Over the past few years we’ve watched the sharing economy go from individuals looking to profit from their unused assets to a booming economy that has sucked in a huge proportion of the working public. Not only has the sharing economy grown in size, it’s also shifted in character.
Alexandrea Ravenelle, an assistant professor in Sociology at the University of North Carolina at Chapel Hill and the author of Hustle and Gig: Struggling and Surviving in the Sharing Economy, says the past five years have changed the sharing economy dramatically.
We’ve also seen a transition from a focus on sharing or low-cost access to a move to on-demand services, where the platform becomes a profit-seeking middleman. As a result, the sharing economy has essentially been replaced with the gig economy. It’s not surprising to see large corporations enter the ‘sharing sphere,’ especially if there’s way to save money by making workers into independent contractors who have little by way of workplace protections and who face extensive risks, including financial, physical, sexual and even criminal risks.
The introduction of these “profit-seeking middlemen” have given investors a way to invest in the ever-expanding gig economy, but so far those investments have been pretty poor. However, in recent weeks sentiment for the group has started to pick up as investors look for value plays. Here’s a look at four beaten down gig economy stocks to consider.
Uber (NYSE:UBER) is arguably the most recognizable of the gig economy stocks. The rideshare firm was one of the first companies to draw investors’ attention to the potential the industry holds. Although its IPO in May was a media spectacle, the firm has been struggling to regain momentum over the past three months.
Sentiment on UBER stock has dropped dramatically in recent weeks as lawmakers look for way to regulate the business in order to protect gig workers. Uber’s drivers lack what many say are essential benefits because they’re classified as contract workers rather than full-time employees, a fact that California lawmakers say they’re planning to change in the coming year.
Uber’s beaten down stock price could be a potential entry point for investors willing to take on a great deal of risk, though. Earlier this month, Citigroup upgraded Uber stock to “buy,” saying that investors would likely return to the stock following its quarterly results in November. However, it’s worth noting that UBER shares could have further to fall before a recovery sets in—the company’s lockup period also expires at the beginning of November.
Lyft (NASDAQ:LYFT) is Uber’s competition in the ridesharing space, and the firm’s track record on Wall Street has been just as disappointing. Since its IPO in March, LYFT stock has lost more than half of its value, though the stock has started to recover since posting better-than-expected Q3 results.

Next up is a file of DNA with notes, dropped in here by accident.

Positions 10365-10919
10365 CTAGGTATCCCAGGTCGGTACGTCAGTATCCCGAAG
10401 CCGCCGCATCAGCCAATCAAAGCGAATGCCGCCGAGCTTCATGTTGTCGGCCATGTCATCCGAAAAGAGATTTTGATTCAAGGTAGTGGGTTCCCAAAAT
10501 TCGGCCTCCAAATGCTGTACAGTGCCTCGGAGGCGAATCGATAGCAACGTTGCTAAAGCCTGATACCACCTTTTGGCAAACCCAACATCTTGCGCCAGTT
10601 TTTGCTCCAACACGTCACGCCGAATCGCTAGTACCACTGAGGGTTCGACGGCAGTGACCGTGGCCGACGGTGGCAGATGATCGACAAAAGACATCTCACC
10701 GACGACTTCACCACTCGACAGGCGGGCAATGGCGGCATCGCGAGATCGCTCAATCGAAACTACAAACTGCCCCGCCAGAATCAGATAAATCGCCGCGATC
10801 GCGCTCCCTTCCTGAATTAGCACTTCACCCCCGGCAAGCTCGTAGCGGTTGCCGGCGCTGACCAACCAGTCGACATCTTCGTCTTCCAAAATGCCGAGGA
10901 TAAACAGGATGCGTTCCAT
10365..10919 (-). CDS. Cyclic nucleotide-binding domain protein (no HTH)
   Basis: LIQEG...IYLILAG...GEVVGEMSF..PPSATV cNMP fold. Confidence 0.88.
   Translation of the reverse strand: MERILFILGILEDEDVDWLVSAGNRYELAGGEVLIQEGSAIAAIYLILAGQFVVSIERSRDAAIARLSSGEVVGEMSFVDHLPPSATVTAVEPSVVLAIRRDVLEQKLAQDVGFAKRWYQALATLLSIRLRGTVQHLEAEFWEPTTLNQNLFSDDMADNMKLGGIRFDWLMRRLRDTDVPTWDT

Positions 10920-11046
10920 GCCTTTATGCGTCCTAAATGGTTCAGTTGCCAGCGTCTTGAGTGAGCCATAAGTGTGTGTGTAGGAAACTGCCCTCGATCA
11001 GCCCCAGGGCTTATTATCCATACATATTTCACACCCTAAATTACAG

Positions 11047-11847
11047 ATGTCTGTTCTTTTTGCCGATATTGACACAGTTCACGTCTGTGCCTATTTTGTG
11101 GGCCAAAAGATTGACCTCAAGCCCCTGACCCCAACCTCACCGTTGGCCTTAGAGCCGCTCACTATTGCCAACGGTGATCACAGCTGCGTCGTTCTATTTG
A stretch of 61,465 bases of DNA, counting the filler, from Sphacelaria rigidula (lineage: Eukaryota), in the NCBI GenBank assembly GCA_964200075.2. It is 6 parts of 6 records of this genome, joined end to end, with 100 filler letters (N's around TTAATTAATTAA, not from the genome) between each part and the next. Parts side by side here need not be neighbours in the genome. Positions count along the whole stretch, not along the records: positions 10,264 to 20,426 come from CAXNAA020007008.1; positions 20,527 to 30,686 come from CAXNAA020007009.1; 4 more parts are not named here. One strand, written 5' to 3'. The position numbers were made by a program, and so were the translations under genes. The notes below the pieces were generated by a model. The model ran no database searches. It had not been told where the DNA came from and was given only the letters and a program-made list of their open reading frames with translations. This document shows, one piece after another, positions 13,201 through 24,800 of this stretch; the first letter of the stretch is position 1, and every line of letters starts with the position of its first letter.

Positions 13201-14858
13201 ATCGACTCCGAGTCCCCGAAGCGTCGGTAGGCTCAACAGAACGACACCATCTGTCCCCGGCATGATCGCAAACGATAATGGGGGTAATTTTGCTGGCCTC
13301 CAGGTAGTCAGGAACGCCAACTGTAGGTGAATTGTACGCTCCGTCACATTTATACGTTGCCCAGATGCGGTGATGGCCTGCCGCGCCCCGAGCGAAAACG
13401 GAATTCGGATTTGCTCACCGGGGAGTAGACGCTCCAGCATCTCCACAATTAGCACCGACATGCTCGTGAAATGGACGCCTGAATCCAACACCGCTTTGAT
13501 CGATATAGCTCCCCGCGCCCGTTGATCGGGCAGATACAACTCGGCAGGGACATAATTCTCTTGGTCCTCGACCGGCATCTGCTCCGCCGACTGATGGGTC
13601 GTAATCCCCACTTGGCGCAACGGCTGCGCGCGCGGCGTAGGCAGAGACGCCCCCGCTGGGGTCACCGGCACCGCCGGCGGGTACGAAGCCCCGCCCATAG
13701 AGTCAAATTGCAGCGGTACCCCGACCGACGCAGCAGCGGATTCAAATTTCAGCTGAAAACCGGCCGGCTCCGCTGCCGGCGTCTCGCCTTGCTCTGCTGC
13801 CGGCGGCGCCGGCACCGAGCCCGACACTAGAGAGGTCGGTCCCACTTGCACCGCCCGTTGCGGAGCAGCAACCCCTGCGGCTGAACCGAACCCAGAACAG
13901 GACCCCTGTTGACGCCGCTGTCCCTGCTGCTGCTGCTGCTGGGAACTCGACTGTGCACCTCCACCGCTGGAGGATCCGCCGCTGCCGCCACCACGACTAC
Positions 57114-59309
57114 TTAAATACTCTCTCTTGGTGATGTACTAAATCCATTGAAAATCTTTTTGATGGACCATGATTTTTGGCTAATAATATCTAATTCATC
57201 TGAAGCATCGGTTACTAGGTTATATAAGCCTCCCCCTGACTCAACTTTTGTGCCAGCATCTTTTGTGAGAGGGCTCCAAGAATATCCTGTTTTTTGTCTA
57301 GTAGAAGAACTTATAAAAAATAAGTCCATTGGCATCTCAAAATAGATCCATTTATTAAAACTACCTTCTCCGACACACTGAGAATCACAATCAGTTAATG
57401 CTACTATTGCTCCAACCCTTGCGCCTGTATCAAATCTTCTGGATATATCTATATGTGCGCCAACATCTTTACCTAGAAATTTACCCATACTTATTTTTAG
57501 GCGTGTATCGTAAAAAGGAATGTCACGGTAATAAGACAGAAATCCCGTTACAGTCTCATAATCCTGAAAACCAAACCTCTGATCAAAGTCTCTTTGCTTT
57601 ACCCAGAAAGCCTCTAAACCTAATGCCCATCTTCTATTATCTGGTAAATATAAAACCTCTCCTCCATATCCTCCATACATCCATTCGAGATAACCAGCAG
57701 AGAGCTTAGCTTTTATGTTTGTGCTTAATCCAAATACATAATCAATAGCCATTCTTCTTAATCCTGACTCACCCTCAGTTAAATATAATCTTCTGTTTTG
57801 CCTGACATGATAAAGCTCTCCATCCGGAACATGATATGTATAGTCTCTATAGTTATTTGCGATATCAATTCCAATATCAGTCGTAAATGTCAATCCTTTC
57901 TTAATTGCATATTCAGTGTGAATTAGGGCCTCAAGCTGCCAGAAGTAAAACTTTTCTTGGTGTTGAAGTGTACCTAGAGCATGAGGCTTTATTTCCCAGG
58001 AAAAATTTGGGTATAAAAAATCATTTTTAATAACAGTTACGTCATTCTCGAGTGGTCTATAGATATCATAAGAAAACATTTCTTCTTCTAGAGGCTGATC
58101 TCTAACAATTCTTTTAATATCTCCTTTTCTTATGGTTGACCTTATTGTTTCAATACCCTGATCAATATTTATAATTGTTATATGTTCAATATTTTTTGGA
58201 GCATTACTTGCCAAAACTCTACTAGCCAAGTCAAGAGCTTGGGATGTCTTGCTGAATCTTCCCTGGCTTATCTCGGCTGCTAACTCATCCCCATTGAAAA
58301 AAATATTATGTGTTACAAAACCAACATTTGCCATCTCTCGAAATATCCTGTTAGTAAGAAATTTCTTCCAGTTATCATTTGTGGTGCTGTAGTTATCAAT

A big reason for that is the uncertainty regarding gig economy regulation in 2020. Lawmakers in California passed a bill making it more difficult for firms like Lyft to classify their employees as contractors. While the new regulations would only apply in California, they have the potential to set a precedent across the country.
Lyft is also struggling to turn a profit, another factor that investors haven’t been willing to put up with. However, an interview with the Wall Street Journal revealed that Lyft’s management team is expecting the firm to become profitable earlier than expected. That gave LYFT stock a 6.5% boost on Tuesday, and prompted many to increase their expectations for the stock.
Handmade goods marketplace Etsy (NASDAQ:ETSY) is another gig economy stock whose share price has taken a beating in recent weeks. The firm’s Q3 results disappointed when its EPS declined significantly from the year-ago quarter and margins shrunk. However, revenue increased and management upped its full-year guidance, signaling confidence about the holiday quarter. ETSY stock lost 10% following the results.
Of all the gig economy stocks on this list, Etsy has been on Wall Street the longest. The past three months have been disappointing for investors, but Nomura’s Mark Kelley says the stock is a “buy” now that its “messy quarter” is over.
Etsy’s business has proven to have staying power as its loyal community of artists and buyers continues to support the firm’s business model. Many are betting that Etsy will continue to shine as younger generations weigh quality over quantity moving forward.
Fiverr (NYSE:FVRR) is the latest gig economy stock to join Wall Street. The firm offers a platform that connects independent workers to employers with short-term contracts. Like many of its peers, Fiverr is still struggling to turn a profit, and its Q2 results showed that its net loss was growing. However, fresh off an IPO in June, most are expecting the firm to post a few quarters of losses before becoming profitable.
Fiverr marketed itself as a low-cost platform with side-gigs priced as low as $5. However, that niche has also led to a reputation for poor quality ‘gigs,’ a problem that could impede Fiverr’s growth moving forward. The firm is working to get buyers to spend more on higher-quality gigs through its platform, but doing so has proven difficult so far. Buyers each spent an average of $157 on the platform over the last year.
As Fiverr is still in the very early stages of growth, its hard to gauge whether or not the firm is on the path to profitability. So far investors are optimistic about FVRR stock’s long-term future.
As of this writing Laura Hoy did not hold a position in any of the aforementioned securities.